Quoted from sudsy7:
Gotta ask - why would CPR use semi-transparent ink knowing that playfield wood "character" is going to show through it?
I was summoned to come here and answer this very excellent question, so it could be put to bed. So I will. It's worth chiming in for.
Logically, one would think that it's possible to stay away from semi-transparent inks, and "just use opaque" ... but unfortunately it's not that simple. So I'll take a moment to explain:
The two colors in question are Pantone GreenC, and Pantone 300C ... and with all spot colors in the industry, are made up of some combination of the 18 primary colors (the Pantone Matching System series) offered in inks today.
This means every spot color we can screen are mixed from 18 colors. We keep the entire Matching System set on the shelf, in gallon cans, to make our inks from at all times.
Those 18 Matching System colors are pure in the cans, meaning they are completely tint. There is no "white base" in them - as that would "whiten" or dilute their pop / strength. This puts the 18 Pantone Matching System colors way out on their respective points on the color spectrum (for maximum gamut), each pulling in a specific different direction. Being completely tint, no base, they are like liquid color - like a candy apple coating - and are semi-transparent.
So let's start with Pantone GreenC ... the recipe for Pantone GreenC *IS* Pantone GreenC ... as GreenC is one of the Matching System series. You don't need to add or take away anything from it. It's straight out of the can. So in the case of EBD, it gets printed to the playfield as-is. Adding white to it, to opaque it up, will fade out the GreenC and make it lose pop and look completely incorrect. GreenC ink sitting on top of a pure white base (the white ink on the wood underneath) is exactly how you achieve GreenC in printing. That's how you "hit" the color, dead-on.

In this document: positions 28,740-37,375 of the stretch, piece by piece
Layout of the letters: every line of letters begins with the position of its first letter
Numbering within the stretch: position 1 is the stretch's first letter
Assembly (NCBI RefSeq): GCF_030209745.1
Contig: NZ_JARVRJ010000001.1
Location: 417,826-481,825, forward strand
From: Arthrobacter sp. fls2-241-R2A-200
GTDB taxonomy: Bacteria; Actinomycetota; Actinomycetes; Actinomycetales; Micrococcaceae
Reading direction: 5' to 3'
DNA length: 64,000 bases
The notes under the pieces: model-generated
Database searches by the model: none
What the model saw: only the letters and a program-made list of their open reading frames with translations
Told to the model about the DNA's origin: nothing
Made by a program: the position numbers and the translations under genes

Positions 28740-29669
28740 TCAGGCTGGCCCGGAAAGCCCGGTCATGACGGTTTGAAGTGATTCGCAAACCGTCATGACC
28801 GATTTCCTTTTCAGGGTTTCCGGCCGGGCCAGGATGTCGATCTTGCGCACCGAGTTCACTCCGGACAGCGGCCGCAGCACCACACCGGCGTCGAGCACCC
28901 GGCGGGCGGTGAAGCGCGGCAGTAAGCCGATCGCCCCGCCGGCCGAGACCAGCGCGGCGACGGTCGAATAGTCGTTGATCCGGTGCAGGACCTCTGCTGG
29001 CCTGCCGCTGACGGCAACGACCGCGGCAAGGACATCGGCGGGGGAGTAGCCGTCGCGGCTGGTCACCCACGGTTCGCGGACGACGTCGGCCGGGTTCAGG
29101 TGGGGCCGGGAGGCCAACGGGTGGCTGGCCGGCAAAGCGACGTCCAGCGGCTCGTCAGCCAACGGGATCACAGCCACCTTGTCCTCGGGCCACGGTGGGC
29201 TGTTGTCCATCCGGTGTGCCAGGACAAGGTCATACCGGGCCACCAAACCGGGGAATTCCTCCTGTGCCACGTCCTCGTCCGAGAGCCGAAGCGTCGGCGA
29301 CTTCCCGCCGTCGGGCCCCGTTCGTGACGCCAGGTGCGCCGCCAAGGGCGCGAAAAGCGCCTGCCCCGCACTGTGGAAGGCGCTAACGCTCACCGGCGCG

Pantone 300C is a medium blue that is very very common in pinball. It's recipe is a mix of 81.25% Pantone BlueC, and 18.75% Pantone Reflex BlueC ... no base/white added. Printed on top of a pure white base, to achieve the final color.
Swatches of both (just taken as examples from Google images) are below. Monitors may vary.
In conclusion, some colors, based on where they sit on the full gamut, contain near zero (or actually zero) base/white in them, in order to hit those "poppy" colors on the far edges of the color gamut. That is why if those come up, a color or two on a playfield, you can see "thru" them to the white-on-the-wood below. Most of the time, colors on playfields are more towards the middle of the color gamut, and have 10%, 20%, sometimes 50% white(which is opaque) base in their recipes. GreenC and 300C do not.
Just so everybody knows, Bally went through the same thing, with semi-transparent inks (I mean, they had to, just like us) on every original EBD playfield out there. We have an NOS EBD playfield here, Kruzman clearcoated, as a loaned specimen... never had a ball played on it in it's life. This NOS playfield you can certainly see "thru" the green and blue inks. It has some little nits/hickeys showing through from the white layer and wood underneath... but moreso the completely visible vertical-sanding grooves in the woodgrain show through the most (where ours don't have that, because we sand with finer grits than back in the old days). Photos attached below. No matter how or who does EBD playfields, both those colors are semi-transparent.
Hope this helps explain the logistics of this stuff. If it were only so simple.
Classic Playfield Reproductions
EBD NOS - clearcoated
EBD NOS - clearcoated